|Publication number||US748040 A|
|Publication date||Dec 29, 1903|
|Filing date||Apr 8, 1903|
|Priority date||Apr 8, 1903|
|Publication number||US 748040 A, US 748040A, US-A-748040, US748040 A, US748040A|
|Inventors||Jesse B Barns|
|Original Assignee||Jesse B Barns|
|Export Citation||BiBTeX, EndNote, RefMan|
|Referenced by (1), Classifications (1)|
|External Links: USPTO, USPTO Assignment, Espacenet|
No. 748,040. PATENTED DEC. 29, 1903.
J. B. BARNS.
APPLICATION FILED APR. 8. 1903.
1 194 WELESSBS; I m/enl r 8. J. sseB.Bcwns,-
Patented December 29, 1903.
JESSE BrBARN S, OF ST. PAUL, MINNESOTA.
SPECIFICATION formingpart of Letters Patent N 0. 748,040, dated December 29, 1903.
Application filed April 8,1903. Serial No. 15L635. (No model.)
To all whom it may concern:
Be it known that I, JESSE B. BARNS, a citizen of theUnited States, and a resident of the city of St. Paul, in the county of Ramsey, State of Minnesota, have invented certain new and useful Improvements in Ink-Fillers, of which the following isa full, clear, and exact description.
The object of this invention is the construction of an improved means for supplying ink to draft-smens drawing-pens; and it consists, first, in improvements whereby the quill used for this purpose may be caused to retain a larger quantity of ink and to deliver practically all to the drawing-pen, and, second, to improvements whereby the quill-holder may be made to fully close the ink-bottle and so prevent evaporation without danger of its sticking in the bottle month. These improvements are eifected by the following construction:
Referring to the drawings forming part of this specification, Figure 1 is a vertical central section of my invention complete. Fig. 2 is a horizontal section of the same. Fig. 3 is an under view of myquill and holder, and
.Fig. 4c is a perspective view of the lower part of the quill.
My ink-filler consists of three parts-the ink-container l, the quill 20, and the cover or stopper 10. The ink-containeris preferably formed of glass with a wide mouth 2, a central depression 3 in its bottom, and a solid bottom at to cause the container to stand upright.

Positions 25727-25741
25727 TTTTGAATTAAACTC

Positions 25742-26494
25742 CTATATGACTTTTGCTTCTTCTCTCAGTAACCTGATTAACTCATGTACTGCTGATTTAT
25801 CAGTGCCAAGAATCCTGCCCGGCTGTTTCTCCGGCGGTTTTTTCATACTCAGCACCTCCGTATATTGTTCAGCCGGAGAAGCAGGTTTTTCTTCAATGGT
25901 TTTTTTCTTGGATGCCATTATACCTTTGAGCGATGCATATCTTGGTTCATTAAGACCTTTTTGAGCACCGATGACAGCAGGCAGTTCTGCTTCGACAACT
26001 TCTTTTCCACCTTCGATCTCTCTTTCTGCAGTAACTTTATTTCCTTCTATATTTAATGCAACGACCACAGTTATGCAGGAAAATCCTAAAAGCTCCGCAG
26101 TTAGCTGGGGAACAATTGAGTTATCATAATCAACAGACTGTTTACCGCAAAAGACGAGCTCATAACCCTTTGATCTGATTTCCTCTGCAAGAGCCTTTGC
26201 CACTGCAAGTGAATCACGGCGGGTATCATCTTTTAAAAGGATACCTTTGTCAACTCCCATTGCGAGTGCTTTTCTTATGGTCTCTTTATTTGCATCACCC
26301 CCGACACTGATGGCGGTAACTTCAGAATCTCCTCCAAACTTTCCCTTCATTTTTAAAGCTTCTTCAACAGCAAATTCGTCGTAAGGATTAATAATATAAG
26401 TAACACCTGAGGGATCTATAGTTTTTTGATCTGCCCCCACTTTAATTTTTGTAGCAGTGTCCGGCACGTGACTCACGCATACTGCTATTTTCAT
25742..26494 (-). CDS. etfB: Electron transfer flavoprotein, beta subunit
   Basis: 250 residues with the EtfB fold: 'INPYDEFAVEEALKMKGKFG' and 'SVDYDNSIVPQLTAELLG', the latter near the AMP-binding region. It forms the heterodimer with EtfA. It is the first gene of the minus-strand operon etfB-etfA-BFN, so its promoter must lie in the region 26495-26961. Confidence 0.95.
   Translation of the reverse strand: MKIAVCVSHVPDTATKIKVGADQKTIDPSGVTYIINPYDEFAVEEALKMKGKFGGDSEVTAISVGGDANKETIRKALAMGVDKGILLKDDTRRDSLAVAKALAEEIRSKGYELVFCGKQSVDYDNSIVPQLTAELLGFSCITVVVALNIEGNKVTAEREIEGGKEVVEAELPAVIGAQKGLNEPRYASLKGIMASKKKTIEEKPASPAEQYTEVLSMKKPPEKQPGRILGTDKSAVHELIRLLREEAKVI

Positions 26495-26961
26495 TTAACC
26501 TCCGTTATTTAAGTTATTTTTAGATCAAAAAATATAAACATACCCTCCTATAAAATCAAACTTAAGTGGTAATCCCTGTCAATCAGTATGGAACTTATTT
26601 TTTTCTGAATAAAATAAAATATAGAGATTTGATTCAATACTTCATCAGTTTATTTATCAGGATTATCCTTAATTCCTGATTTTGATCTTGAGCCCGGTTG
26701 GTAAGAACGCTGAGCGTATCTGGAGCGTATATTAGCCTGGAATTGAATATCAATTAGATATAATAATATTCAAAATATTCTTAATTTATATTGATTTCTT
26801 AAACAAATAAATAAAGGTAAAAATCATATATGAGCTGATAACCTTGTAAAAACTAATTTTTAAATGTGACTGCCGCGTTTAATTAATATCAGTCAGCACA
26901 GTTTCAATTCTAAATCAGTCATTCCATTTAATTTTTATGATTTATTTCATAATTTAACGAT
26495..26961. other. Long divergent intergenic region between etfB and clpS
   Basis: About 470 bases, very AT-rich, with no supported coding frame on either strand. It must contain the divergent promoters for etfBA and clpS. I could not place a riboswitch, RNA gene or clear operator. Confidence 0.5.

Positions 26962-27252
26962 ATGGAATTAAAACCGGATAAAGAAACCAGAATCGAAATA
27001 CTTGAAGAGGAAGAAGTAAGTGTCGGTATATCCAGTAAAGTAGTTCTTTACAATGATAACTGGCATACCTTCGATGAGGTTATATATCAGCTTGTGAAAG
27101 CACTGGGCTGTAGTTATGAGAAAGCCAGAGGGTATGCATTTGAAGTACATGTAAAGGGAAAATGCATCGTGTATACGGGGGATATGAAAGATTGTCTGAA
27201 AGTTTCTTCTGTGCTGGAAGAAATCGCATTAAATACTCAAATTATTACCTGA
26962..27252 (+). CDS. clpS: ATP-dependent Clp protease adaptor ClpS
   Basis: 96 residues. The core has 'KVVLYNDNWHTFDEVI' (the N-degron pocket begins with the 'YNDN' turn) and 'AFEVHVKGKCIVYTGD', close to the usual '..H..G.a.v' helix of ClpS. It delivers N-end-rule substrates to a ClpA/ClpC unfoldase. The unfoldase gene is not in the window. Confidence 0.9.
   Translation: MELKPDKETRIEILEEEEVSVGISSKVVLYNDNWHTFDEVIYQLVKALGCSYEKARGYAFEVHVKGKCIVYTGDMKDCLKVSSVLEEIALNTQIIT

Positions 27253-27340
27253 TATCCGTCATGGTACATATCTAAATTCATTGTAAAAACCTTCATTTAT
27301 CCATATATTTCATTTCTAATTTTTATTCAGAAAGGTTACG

The cover or stopper 10 may be formed from wood, composition, or similar material and has its periphery roughened by numerous serrations 11, as shown in Fig. 3. The diameter of this stopper or cover at the bases of its serrations is greater than the mouth 2 in order that when its fiat under surface is rested upon the mouth of the container the latter may be closed against evaporation of its contents. Projecting axially from the under face of this stopper is the quill 20, by means of which the actual operation is performed of filling a draftsmans pen. As ordinarily constructed for this purpose the quills are cut away to a semicylinder and are objectionable on account of the insufficient quantity of ink which they are able to retain and supply to the drawing-pens, especially to the larger sizes of pens. To improve the quills, I make them much smaller than is ordinarily used, having them about one-eighth of an inch in diameter,and thereby materially increasing their capillary action. Further, the quill isnot split away, but remains practically a complete cylinder, with its lower end cut away at an acute angle to produce the filling-point 21. About half an inch above this bevel cut 21 is made the elliptical opening 23 (shown in Figs. 1 and 4,) and reaching half-way to such opening is the slot or notch 22, Thus formed, the quill is enabled to receive, retain, and deliver an unusually large supply of ink, the opening 23 permitting the air to escape from within the quill as the latter is thrust into the ink and the ink to rise to the level of such opening. If removed with ordinary care, the quill carries within it the larger part of such ink until the bevel-point 21 being introduced to the drawing-pen the opposing capillary action of the latter forces the ink to leave the quill and enter the pen. Said opening 23 of course permits the air to enter the quill as the ink flows therefrom. The function of the slit or notch 22 is to break the bubble or film of ink which is formed as the ink leaves the quill. Without such slit this film remains and holds back part of the ink from leaving the quill, while at the same time the slit does not materially lessen the quantity of ink taken up by the quill. As shown in Fig. 1, the point of the quill descends within the well or depression 3 t0 practically the bottom of the latter, and the upper edge of such well being rounded no care is required in inserting the quill therein,notwithstanding that the diameter of the quill is so nearly that of the well.
To the under side of the cap 10 is secured the stopper 15, the periphery of the cap being serrated. These serrations 11 serve to prevent the quill from being dropped or from being so uncertainly held as to cause the ink to be spattered upon the drawings instead of entering the pen.
The heavy bottom 4. causes the container 1 to be held upright with more certainty and also furnishes straight and uniform sides to from,and an unbroken walled opening in line with said slit but at a distance from the upper end of the latter approximately equal to the length thereof,substantially as described. In testimony that I claim the foregoing invention I have hereunto set my hand this 13th day of March, 1903.
JESSE B. BARNS. Witnesses:
J OHN M. LEWIS, JOHN S. KENNEDY.
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